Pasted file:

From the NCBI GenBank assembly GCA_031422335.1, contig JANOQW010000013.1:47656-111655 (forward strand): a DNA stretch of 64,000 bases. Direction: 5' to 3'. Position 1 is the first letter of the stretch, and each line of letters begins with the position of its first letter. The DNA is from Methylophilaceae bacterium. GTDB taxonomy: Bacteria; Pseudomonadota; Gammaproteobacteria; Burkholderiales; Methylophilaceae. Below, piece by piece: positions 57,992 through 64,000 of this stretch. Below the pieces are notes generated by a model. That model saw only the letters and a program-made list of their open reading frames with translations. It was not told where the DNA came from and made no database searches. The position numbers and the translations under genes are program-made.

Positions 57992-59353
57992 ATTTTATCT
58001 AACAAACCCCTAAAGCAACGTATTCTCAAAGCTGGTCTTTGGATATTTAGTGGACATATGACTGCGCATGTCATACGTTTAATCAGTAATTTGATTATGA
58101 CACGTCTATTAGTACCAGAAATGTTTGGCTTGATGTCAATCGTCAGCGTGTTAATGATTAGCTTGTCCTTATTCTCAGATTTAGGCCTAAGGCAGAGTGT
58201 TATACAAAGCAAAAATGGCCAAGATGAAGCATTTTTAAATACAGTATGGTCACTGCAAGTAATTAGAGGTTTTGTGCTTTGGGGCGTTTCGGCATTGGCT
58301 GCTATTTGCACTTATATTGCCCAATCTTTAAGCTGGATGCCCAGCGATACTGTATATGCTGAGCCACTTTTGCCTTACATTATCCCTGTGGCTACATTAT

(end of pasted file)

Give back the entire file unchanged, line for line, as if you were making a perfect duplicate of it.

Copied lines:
From the NCBI GenBank assembly GCA_031422335.1, contig JANOQW010000013.1:47656-111655 (forward strand): a DNA stretch of 64,000 bases. Direction: 5' to 3'. Position 1 is the first letter of the stretch, and each line of letters begins with the position of its first letter. The DNA is from Methylophilaceae bacterium. GTDB taxonomy: Bacteria; Pseudomonadota; Gammaproteobacteria; Burkholderiales; Methylophilaceae. Below, piece by piece: positions 57,992 through 64,000 of this stretch. Below the pieces are notes generated by a model. That model saw only the letters and a program-made list of their open reading frames with translations. It was not told where the DNA came from and made no database searches. The position numbers and the translations under genes are program-made.

Positions 57992-59353
57992 ATTTTATCT
58001 AACAAACCCCTAAAGCAACGTATTCTCAAAGCTGGTCTTTGGATATTTAGTGGACATATGACTGCGCATGTCATACGTTTAATCAGTAATTTGATTATGA
58101 CACGTCTATTAGTACCAGAAATGTTTGGCTTGATGTCAATCGTCAGCGTGTTAATGATTAGCTTGTCCTTATTCTCAGATTTAGGCCTAAGGCAGAGTGT
58201 TATACAAAGCAAAAATGGCCAAGATGAAGCATTTTTAAATACAGTATGGTCACTGCAAGTAATTAGAGGTTTTGTGCTTTGGGGCGTTTCGGCATTGGCT
58301 GCTATTTGCACTTATATTGCCCAATCTTTAAGCTGGATGCCCAGCGATACTGTATATGCTGAGCCACTTTTGCCTTACATTATCCCTGTGGCTACATTAT